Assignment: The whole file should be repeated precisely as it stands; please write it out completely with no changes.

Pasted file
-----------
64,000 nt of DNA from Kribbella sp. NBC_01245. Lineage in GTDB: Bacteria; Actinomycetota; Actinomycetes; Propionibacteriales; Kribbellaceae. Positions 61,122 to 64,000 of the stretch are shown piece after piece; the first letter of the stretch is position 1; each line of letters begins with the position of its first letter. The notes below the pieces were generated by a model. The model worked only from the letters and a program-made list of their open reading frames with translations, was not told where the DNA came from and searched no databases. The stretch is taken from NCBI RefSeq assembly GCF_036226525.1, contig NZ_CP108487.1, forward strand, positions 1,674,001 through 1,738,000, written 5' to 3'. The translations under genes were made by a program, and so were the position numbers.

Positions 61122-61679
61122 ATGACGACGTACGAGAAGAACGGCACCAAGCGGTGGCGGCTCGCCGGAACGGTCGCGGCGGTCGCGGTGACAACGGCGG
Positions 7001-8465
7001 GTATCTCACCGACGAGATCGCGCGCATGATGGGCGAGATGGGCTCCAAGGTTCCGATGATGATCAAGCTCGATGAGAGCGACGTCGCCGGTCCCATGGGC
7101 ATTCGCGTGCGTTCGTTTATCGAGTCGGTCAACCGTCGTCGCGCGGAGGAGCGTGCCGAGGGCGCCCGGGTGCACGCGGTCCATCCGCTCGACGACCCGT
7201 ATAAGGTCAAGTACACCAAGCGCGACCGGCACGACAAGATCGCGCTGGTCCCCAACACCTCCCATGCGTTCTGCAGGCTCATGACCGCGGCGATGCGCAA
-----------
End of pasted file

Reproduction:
64,000 nt of DNA from Kribbella sp. NBC_01245. Lineage in GTDB: Bacteria; Actinomycetota; Actinomycetes; Propionibacteriales; Kribbellaceae. Positions 61,122 to 64,000 of the stretch are shown piece after piece; the first letter of the stretch is position 1; each line of letters begins with the position of its first letter. The notes below the pieces were generated by a model. The model worked only from the letters and a program-made list of their open reading frames with translations, was not told where the DNA came from and searched no databases. The stretch is taken from NCBI RefSeq assembly GCF_036226525.1, contig NZ_CP108487.1, forward strand, positions 1,674,001 through 1,738,000, written 5' to 3'. The translations under genes were made by a program, and so were the position numbers.

Positions 61122-61679
61122 ATGACGACGTACGAGAAGAACGGCACCAAGCGGTGGCGGCTCGCCGGAACGGTCGCGGCGGTCGCGGTGACAACGGCGG
Positions 7001-8465
7001 GTATCTCACCGACGAGATCGCGCGCATGATGGGCGAGATGGGCTCCAAGGTTCCGATGATGATCAAGCTCGATGAGAGCGACGTCGCCGGTCCCATGGGC
7101 ATTCGCGTGCGTTCGTTTATCGAGTCGGTCAACCGTCGTCGCGCGGAGGAGCGTGCCGAGGGCGCCCGGGTGCACGCGGTCCATCCGCTCGACGACCCGT
7201 ATAAGGTCAAGTACACCAAGCGCGACCGGCACGACAAGATCGCGCTGGTCCCCAACACCTCCCATGCGTTCTGCAGGCTCATGACCGCGGCGATGCGCAA